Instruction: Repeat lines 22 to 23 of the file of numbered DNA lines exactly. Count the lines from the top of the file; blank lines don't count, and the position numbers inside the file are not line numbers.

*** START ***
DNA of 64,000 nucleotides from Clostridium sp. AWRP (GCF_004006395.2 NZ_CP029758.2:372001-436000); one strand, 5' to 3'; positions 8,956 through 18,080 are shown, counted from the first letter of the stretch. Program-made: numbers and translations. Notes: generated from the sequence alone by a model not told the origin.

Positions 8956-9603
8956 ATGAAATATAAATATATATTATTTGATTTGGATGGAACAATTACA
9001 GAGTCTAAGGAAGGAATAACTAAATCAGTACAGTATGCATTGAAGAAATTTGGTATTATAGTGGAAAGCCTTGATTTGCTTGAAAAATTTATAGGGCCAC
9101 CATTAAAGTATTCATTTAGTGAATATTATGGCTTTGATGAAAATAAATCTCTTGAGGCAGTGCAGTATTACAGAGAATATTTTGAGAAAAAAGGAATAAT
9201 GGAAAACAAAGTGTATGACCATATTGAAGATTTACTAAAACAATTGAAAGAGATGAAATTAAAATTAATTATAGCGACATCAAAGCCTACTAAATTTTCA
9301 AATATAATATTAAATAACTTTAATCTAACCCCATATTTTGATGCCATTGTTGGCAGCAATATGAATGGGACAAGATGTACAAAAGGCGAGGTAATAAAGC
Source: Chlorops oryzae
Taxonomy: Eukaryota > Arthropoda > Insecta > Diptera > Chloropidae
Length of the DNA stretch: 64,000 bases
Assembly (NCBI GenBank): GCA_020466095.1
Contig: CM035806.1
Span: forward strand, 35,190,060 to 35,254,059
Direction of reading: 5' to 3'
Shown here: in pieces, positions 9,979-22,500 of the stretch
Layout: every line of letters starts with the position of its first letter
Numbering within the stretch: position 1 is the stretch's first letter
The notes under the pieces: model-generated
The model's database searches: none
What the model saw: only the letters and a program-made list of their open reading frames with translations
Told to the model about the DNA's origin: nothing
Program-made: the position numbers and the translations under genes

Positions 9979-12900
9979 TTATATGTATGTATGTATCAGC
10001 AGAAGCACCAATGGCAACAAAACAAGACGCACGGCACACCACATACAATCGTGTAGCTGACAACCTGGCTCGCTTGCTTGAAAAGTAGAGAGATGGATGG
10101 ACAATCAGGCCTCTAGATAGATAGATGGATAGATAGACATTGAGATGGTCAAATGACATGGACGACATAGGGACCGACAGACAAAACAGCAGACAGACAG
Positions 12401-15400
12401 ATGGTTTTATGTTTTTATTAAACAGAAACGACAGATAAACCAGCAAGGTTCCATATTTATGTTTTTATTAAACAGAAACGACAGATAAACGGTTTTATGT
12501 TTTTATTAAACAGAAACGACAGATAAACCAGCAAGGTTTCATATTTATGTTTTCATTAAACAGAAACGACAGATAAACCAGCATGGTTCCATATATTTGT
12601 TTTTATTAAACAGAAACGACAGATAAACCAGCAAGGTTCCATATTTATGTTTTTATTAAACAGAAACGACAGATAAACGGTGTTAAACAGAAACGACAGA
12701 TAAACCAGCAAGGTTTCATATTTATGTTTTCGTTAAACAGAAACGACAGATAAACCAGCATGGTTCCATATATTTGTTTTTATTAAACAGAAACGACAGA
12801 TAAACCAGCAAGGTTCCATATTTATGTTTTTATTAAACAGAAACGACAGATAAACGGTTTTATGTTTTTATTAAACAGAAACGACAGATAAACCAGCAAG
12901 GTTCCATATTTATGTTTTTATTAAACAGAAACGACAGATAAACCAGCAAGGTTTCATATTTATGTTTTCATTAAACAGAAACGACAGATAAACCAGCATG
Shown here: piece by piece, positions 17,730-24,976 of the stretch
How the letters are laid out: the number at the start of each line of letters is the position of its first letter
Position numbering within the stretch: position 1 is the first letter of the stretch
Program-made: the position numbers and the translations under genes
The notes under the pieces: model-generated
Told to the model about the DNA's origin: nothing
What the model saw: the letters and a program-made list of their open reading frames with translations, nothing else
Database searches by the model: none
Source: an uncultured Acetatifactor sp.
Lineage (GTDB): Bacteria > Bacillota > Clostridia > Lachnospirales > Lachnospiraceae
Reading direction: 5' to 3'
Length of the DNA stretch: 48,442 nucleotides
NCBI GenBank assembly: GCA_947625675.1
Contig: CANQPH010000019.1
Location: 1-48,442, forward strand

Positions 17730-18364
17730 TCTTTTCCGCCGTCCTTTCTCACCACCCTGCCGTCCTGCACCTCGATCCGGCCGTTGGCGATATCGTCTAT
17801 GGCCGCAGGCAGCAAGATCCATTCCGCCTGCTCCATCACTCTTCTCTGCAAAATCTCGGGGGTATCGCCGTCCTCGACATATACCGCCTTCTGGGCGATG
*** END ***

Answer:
Program-made: the position numbers and the translations under genes

Positions 9979-12900